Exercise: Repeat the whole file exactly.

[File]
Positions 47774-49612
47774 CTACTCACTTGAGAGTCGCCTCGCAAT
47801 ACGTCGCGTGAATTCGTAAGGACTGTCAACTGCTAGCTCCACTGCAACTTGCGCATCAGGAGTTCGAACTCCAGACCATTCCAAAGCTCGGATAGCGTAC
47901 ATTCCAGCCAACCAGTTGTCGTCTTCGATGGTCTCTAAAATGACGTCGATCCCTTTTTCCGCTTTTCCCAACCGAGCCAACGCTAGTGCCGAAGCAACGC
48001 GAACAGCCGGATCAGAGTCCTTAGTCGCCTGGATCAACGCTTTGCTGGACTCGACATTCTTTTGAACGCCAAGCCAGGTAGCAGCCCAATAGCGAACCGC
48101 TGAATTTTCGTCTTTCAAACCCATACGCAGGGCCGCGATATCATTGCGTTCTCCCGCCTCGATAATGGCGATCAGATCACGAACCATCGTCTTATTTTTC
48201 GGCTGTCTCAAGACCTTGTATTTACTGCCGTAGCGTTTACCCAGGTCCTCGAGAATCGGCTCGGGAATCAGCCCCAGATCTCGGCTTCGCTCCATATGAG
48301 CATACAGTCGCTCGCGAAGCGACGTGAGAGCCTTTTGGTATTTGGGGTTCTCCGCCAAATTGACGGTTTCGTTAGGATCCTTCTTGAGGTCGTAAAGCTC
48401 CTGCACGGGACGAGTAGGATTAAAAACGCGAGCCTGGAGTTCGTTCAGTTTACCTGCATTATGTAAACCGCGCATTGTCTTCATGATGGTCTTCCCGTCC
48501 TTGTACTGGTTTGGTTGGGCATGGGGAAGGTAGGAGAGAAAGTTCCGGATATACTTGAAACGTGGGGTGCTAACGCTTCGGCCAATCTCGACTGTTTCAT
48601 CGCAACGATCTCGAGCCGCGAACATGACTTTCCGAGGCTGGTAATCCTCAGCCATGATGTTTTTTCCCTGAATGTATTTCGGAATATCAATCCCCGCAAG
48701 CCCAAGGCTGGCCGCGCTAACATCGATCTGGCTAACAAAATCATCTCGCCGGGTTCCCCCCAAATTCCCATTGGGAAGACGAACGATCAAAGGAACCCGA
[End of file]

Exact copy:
Positions 47774-49612
47774 CTACTCACTTGAGAGTCGCCTCGCAAT
47801 ACGTCGCGTGAATTCGTAAGGACTGTCAACTGCTAGCTCCACTGCAACTTGCGCATCAGGAGTTCGAACTCCAGACCATTCCAAAGCTCGGATAGCGTAC
47901 ATTCCAGCCAACCAGTTGTCGTCTTCGATGGTCTCTAAAATGACGTCGATCCCTTTTTCCGCTTTTCCCAACCGAGCCAACGCTAGTGCCGAAGCAACGC
48001 GAACAGCCGGATCAGAGTCCTTAGTCGCCTGGATCAACGCTTTGCTGGACTCGACATTCTTTTGAACGCCAAGCCAGGTAGCAGCCCAATAGCGAACCGC
48101 TGAATTTTCGTCTTTCAAACCCATACGCAGGGCCGCGATATCATTGCGTTCTCCCGCCTCGATAATGGCGATCAGATCACGAACCATCGTCTTATTTTTC
48201 GGCTGTCTCAAGACCTTGTATTTACTGCCGTAGCGTTTACCCAGGTCCTCGAGAATCGGCTCGGGAATCAGCCCCAGATCTCGGCTTCGCTCCATATGAG
48301 CATACAGTCGCTCGCGAAGCGACGTGAGAGCCTTTTGGTATTTGGGGTTCTCCGCCAAATTGACGGTTTCGTTAGGATCCTTCTTGAGGTCGTAAAGCTC
48401 CTGCACGGGACGAGTAGGATTAAAAACGCGAGCCTGGAGTTCGTTCAGTTTACCTGCATTATGTAAACCGCGCATTGTCTTCATGATGGTCTTCCCGTCC
48501 TTGTACTGGTTTGGTTGGGCATGGGGAAGGTAGGAGAGAAAGTTCCGGATATACTTGAAACGTGGGGTGCTAACGCTTCGGCCAATCTCGACTGTTTCAT
48601 CGCAACGATCTCGAGCCGCGAACATGACTTTCCGAGGCTGGTAATCCTCAGCCATGATGTTTTTTCCCTGAATGTATTTCGGAATATCAATCCCCGCAAG
48701 CCCAAGGCTGGCCGCGCTAACATCGATCTGGCTAACAAAATCATCTCGCCGGGTTCCCCCCAAATTCCCATTGGGAAGACGAACGATCAAAGGAACCCGA